- Sponsorship -

District asks voters to renew no-increase parks and recreation millage

Rockford — When voters in Rockford go to the polls on November 7, they’ll be asked to renew a long-standing parks and recreation millage that helps the district provide recreational opportunities and services to the broader Rockford community, including its senior citizens. 

The renewal request is a no-increase renewal, which means that Rockford taxpayers will continue to fund community services at a rate of .9125 mills, or $0.9125 on each $1,000 of taxable valuation. 

If voters approve the millage, it will fund these services for the next 20 years, or until 2044.

Lisa Jacobs, executive director of Community Services in Rockford, said that the funds drawn from the millage provide a broad array of opportunities to the public.

“The Community Services department connects the community with educational and fun opportunities for all ages at minimal to no cost. … We also provide the ability for our community groups to utilize the facilities after the school day,” she said. 

In total, the millage provided $2,142,842 in revenue in 2022, the majority of which was spent on labor to provide classes like “Medicare Made Simple,” a home buyers class, swim lessons, pickleball and others. The funds also support the use of school facilities for clubs and group meetings for organizations like the Boy and Girl Scouts, law enforcement training, Special Olympics and more.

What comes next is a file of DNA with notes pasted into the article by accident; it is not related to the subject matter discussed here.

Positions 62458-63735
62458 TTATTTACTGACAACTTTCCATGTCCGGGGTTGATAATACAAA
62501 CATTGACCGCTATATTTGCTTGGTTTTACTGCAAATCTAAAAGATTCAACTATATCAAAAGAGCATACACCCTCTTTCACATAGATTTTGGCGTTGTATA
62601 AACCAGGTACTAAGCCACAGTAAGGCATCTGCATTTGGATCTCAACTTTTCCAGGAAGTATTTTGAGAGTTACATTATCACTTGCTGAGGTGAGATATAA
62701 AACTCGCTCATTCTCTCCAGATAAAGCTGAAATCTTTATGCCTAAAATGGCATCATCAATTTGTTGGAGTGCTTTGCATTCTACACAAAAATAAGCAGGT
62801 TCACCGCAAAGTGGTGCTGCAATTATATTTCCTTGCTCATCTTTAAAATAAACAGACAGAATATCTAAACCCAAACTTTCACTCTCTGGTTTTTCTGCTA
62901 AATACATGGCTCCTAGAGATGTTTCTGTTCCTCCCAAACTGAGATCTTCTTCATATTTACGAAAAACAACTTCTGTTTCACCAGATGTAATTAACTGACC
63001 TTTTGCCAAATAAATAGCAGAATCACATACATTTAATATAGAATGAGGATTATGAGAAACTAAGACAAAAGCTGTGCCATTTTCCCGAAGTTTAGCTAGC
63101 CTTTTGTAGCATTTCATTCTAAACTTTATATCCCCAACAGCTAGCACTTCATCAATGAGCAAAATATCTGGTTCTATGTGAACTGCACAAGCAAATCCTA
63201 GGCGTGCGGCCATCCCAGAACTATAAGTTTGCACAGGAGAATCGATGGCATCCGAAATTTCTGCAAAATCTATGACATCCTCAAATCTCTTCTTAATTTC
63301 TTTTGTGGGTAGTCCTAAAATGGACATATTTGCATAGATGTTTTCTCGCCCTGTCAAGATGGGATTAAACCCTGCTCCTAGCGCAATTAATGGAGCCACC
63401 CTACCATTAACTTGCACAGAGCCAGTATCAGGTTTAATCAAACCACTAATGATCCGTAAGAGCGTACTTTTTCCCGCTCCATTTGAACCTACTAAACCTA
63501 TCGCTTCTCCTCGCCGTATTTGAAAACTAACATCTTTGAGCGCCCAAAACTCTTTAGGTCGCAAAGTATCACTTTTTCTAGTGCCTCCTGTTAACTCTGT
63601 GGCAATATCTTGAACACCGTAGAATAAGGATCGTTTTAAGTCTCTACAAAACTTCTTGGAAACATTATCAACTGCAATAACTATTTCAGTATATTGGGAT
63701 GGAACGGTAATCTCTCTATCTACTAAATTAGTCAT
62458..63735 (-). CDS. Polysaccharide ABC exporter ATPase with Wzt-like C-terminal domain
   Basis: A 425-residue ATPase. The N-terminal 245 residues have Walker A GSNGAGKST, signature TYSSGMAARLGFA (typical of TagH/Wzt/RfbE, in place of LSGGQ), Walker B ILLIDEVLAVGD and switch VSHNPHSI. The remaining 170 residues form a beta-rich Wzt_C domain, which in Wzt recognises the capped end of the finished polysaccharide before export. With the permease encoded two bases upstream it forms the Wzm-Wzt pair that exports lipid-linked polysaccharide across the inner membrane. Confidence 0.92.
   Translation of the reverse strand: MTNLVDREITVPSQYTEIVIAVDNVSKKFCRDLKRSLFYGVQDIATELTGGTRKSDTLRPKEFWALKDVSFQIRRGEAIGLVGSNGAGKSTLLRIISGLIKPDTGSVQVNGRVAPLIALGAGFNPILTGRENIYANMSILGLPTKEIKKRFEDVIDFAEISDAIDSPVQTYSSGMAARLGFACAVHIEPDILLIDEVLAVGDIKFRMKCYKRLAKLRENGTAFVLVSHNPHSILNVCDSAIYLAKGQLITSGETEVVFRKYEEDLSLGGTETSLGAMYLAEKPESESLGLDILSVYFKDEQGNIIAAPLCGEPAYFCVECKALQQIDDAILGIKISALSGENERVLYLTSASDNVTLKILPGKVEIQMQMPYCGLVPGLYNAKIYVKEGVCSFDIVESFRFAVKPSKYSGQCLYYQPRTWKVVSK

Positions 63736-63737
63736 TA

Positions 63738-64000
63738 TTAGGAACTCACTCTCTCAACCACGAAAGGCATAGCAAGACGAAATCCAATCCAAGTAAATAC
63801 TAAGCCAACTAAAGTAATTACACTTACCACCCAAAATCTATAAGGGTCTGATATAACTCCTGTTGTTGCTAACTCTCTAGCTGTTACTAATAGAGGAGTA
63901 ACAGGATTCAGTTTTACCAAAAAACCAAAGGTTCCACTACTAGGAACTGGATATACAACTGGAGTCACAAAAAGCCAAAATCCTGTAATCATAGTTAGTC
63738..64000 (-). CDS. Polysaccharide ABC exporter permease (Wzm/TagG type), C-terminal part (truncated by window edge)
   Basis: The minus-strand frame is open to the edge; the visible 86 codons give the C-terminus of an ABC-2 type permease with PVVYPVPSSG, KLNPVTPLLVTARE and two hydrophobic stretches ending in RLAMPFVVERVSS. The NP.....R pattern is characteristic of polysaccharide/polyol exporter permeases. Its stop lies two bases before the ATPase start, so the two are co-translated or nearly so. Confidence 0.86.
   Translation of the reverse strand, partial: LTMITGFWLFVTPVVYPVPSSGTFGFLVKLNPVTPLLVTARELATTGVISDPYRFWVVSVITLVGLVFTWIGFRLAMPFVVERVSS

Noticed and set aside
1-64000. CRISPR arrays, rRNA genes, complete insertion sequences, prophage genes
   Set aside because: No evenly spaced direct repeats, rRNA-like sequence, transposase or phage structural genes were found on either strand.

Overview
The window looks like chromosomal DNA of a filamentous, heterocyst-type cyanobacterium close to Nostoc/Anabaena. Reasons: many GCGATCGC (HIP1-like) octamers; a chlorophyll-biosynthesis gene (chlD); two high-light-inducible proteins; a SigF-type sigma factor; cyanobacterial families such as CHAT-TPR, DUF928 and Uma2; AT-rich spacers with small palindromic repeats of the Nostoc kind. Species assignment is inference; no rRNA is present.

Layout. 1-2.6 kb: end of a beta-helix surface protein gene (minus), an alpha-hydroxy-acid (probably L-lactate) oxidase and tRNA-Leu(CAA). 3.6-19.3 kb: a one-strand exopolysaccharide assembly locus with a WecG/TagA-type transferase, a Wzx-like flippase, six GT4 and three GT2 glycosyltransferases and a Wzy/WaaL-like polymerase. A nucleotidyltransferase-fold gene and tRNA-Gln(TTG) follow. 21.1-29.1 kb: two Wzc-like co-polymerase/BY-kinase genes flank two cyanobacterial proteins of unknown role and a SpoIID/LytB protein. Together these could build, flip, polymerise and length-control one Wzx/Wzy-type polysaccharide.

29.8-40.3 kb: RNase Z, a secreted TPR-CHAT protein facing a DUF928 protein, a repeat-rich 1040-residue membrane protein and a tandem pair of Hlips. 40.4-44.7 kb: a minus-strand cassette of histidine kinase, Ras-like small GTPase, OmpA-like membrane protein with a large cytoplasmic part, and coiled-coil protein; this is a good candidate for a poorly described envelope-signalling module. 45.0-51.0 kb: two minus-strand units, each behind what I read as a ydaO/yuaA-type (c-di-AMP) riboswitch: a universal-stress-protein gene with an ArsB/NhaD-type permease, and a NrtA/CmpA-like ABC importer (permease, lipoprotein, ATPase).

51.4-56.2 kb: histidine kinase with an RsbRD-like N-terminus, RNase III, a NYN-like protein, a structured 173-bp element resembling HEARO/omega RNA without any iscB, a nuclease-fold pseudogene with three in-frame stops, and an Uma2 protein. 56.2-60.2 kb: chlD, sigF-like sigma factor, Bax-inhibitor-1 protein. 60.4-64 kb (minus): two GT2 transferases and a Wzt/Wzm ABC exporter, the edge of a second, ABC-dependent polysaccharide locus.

By law, parks and recreation millage revenue cannot be used to pay for any core educational programming provided by the school district. 

If renewed, Jacobs noted that Community Services would prioritize millage funds to reduce the pay-to-play fee for youth sports by 50%.

Read more about this millage renewal request and see the ballot language. 

Read more from Rockford: 
After taking a video production class, ‘there was no other option’
What does it mean to be a Ram?

- Sponsorship -
Allison Poosawtsee
Allison Poosawtsee
Allison Poosawtsee is a reporter covering Rockford Public Schools and Kent City Community Schools. She has spent 15+ years working and writing in the education context, first for her alma mater, Calvin University, and then for various businesses and nonprofit organizations in the Grand Rapids area. As a student journalist, she served as editor-in-chief of Calvin’s student newspaper where she garnered several Michigan Collegiate Press Association awards for her work. Allison is a proud parent of two Grand Rapids Public Schools scholars and a passionate advocate for the value of public education.


Related Articles

- Sponsorship -

Issues in Education

Making Headlines

- Sponsorship -


Maranda Where You Live WGVU